Friday, July 15, 2005

Idaho can do better than CIEDRA

Guest opinion by Ric Bailey

Ric Bailey lives in Joseph, Ore., and works as a river guide in Hells Canyon and on the Middle Fork of the Salmon River.

Clear-running trout streams, bold mountain vistas, wide open spaces and the best outdoor recreation anywhere in America: That's the Idaho we love and none of us want it to change.

In 1964, America passed a law that established the National Wilderness Preservation System to ensure that such irreplaceable beauty and bounty are never lost. And Idaho has more undeveloped federal land that qualifies for inclusion in the wilderness system than any other state outside Alaska.

Rep. Mike Simpson, R-Idaho, has introduced the Central Idaho Economic Development and Recreation Act (CIEDRA), which would add 300,000 acres in the spectacular Boulder-White Cloud Mountains to the wilderness system. At first glance, his proposal appears to build upon the legacy of the late Sen. Frank Church and former Gov. Cecil Andrus, who championed the inclusion of Idaho icons like the River of No Return, Hells Canyon and the Sawtooths to the wilderness system.

Why then, are so many conservation leaders in Idaho and across America opposing Simpson's bill? People who have advocated for the protection of our wild places recognize that untrammeled landscapes make up only a small fraction of our land base and, of course, we can't manufacture more of them. The prospect of sacrificing some in order to protect others is contradictory.

But that's exactly what CIEDRA does. While recent discussions have highlighted the controversy over a giveaway of federal land near Stanley for development, that's only the tip of the iceberg. Here's a sampling of CIEDRA's other giveaways:

· A huge portion of the Sawtooth National Recreation Area would be subjugated under a new designation, the "Boulder-White Cloud Management Area," which prioritizes motorized recreation over resource protection.

· More than 200,000 acres of the undeveloped expanse of the Boulder-White Clouds, including some of the most spectacular meadows and peaks that rise from the Wood River Valley, would be permanently dedicated to priority use for motorized recreation.

· Up to 3,000 acres of federal public land, including tracts that were purchased with federal dollars to enhance the Sawtooth National Recreation Area, would be given away for the construction of developments and the creation of motorized thrill parks.

· Federal agencies would be prohibited from protecting stream flows within the newly designated wilderness, setting up a worst-case scenario where all of the water could be allocated to commercial uses, drying up trout streams.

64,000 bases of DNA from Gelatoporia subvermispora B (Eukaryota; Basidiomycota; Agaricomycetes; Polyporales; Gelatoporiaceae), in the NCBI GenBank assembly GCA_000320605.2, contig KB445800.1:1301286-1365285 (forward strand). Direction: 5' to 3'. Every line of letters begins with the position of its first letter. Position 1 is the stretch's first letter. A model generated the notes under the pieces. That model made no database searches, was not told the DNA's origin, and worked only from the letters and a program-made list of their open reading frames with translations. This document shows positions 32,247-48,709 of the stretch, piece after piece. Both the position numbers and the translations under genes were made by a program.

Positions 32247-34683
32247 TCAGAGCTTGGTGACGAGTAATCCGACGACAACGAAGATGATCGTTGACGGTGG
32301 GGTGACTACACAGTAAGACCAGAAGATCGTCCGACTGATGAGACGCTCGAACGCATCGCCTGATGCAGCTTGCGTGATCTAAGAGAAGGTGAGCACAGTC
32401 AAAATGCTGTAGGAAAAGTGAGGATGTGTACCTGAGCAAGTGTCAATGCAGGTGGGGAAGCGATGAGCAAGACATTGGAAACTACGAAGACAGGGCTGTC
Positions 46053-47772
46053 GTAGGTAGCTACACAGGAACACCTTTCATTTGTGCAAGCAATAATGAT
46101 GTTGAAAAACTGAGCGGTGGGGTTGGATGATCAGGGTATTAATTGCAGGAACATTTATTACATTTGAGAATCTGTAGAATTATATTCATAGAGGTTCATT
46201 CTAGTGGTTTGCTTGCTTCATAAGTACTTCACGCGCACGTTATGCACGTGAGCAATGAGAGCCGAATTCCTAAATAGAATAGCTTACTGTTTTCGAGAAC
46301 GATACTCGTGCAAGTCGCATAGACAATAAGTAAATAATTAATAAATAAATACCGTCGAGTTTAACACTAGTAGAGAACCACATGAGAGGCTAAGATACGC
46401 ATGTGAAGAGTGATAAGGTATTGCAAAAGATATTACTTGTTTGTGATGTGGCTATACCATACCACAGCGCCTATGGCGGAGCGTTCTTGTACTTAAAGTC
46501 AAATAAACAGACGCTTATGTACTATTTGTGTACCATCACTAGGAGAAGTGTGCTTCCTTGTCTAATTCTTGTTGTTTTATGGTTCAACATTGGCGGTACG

· The interim protections offered to roadless lands as Wilderness Study Areas through the Sawtooth National Recreation Area Act would be removed, opening up thousands of acres to potentially damaging activities.

During his successful campaign for Idaho governor in the 1960s, Cecil Andrus spoke of the imminent threat of a huge open-pit mine proposed in the Boulder White Clouds. After his election, the Sawtooth National Recreation Area was established, ending the mine threat for good while rewarding a variety of protections for over 700,000 acres of stunning Sawtooth and Boulder-White Cloud wild country.

The Sawtooth legislation was founded on the premise that protecting Idaho's natural treasures was a good thing in and of itself. There was no provision to pay out the irreplaceable capital of wilderness in some places to protect it in other places.

Today, the protections that were mandated in the Sawtooth legislation are still in place and we are not faced with an imminent threat of irreversible damage to the Boulder-White Cloud Mountains. While there is no question that the Boulder-White Clouds should be added to the wilderness system, there is no urgency that justifies paying such a high price to get it.

Moreover, there is an alternative to CIEDRA that would protect the Boulder-White Cloud expanse without dedicating a huge chunk of it to unconditional motorized recreation, risking trout streams and gutting the Sawtooth National Recreation Area. The Rockies Prosperity Act presently has 174 co-sponsors in the U.S. House of Representatives and would protect the entire 500,000 acre Boulder-White Cloud undeveloped expanse as well as many other Idaho backcountry treasures.

I presently live in eastern Oregon, but I work in Idaho as a river guide, a job profoundly more sustainable than my past employment in the logging industry. I've seen Oregon's wild country fractured to remnant islands and cannot bear to watch the same thing happen to Idaho.

If we are going to keep Idaho "Idaho," we cannot accept the premise that we must cut off one hand to protect the other. The path that CIEDRA treads is dubious at best, and even more profoundly, unnecessary.

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